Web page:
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What's the difference between dynamic stretching and static stretching?

The type of stretching you do — and when — is crucial to reducing your risk of injury and relieving sore muscles.

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We all know the importance of stretching. I encourage all of my clients to stretch before and after their workouts to help prevent muscle soreness and reduce the likelihood of injury — plus throughout the day to combat the effects of sitting

But while it may seem like a simple movement, there’s actually some nuance to the type of stretching you should do at different times to optimize the movement.

There are two types of stretching that you need to know: dynamic stretching and static stretching. Both are essential for injury prevention, preparing the body for exercise and helping the body recover. The key to reaping the benefits is to do them strategically throughout your day.

What is the difference between dynamic and static stretching?

What is dynamic stretching?

The purpose of dynamic stretching is to warm up the body before exercise. When performing these stretches you will move in a full range of motion, which improves mobility and drastically reduces the risk of injury by prepping the body for movement.

  • How to do dynamic stretching: This is an active movement that usually involves mimicking the type of movement you’re about to do to prepare the joints and muscles for exercise. For example, if you’re gearing up for a walk, fluid stretches that warm up the hip flexors and hamstrings are ideal. For example, taking a step forward with one foot and bending the front knee into a half lunge to stretch the hip flexor, then taking another step forward to stretch the other leg’s hip flexor, and repeating for 5 steps, continuously moving while you are stretching.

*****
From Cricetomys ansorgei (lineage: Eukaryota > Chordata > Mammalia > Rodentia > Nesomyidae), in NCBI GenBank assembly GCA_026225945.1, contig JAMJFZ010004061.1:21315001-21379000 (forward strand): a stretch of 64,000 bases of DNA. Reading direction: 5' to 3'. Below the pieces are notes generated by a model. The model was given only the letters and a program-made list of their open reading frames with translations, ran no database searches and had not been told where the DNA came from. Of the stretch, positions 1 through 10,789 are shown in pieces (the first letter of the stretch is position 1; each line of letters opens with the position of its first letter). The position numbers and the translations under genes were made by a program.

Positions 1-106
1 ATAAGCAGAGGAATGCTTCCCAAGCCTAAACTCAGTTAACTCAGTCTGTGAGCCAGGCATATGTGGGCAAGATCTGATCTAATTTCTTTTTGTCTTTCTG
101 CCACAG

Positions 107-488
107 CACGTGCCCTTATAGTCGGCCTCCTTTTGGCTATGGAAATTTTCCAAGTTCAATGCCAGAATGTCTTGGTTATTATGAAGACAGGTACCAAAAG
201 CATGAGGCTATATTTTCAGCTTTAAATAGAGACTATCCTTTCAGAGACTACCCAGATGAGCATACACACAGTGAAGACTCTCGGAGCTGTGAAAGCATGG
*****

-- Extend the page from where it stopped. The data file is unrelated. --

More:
What are the benefits of dynamic stretching?

Dynamic stretching prepares your muscles and joints for exercise by promoting mobility and by strengthening the muscles and joints within that range of motion.

The active movement done when dynamic stretching can also raise your core temperature and warm up the body, literally. This helps improves circulation, delivering oxygen and nutrients throughout your body quickly and efficiently. As your blood gets pumping, you may feel an energy boost, too!

Dynamic stretching is an excellent tool for minimizing delayed onset muscle soreness or DOMS. Boosting your circulation allows for faster recovery by providing nutrients and oxygen to your muscles. So, fewer days off post-workout!

What is static stretching?

The purpose of static stretching is to decrease stiffness in the joints and muscles after the body has been warmed up through exercise. In addition, it aids in improving flexibility and the ability of the joint to extend through a range of motion without pain. This type of stretching is done by holding a certain position for an extended amount of time. It shouldn’t be done before exercise, but afterward or throughout the day as it aids in cooling down the body and releasing tension.

  • How to do static stretching: A non-active form of stretching, static stretching involves performing a stretch without movement. For example, bending down to touch your toes and holding the position.

What are the benefits of static stretching?

Static stretching is often used to encourage better flexibility or release tension in stiff muscles or joints. This slow and controlled movement is a great relaxation tool that can be used in the comfort of your own home or post-workout at the gym. Performing static stretching post-exercise also reduces the risk of acute muscle strain injuries and can lessen DOMS. 

Static stretching isn’t only helpful after exercise! It can also be used to combat stiffness and pain in the joints throughout the day — especially if you’re spending large chunks of time sitting. I always encourage people to take 5-minute stretch breaks throughout the day and using this time to perform a few static stretches is a great way to prevent the aches and pains that creep up from a sedentary lifestyle.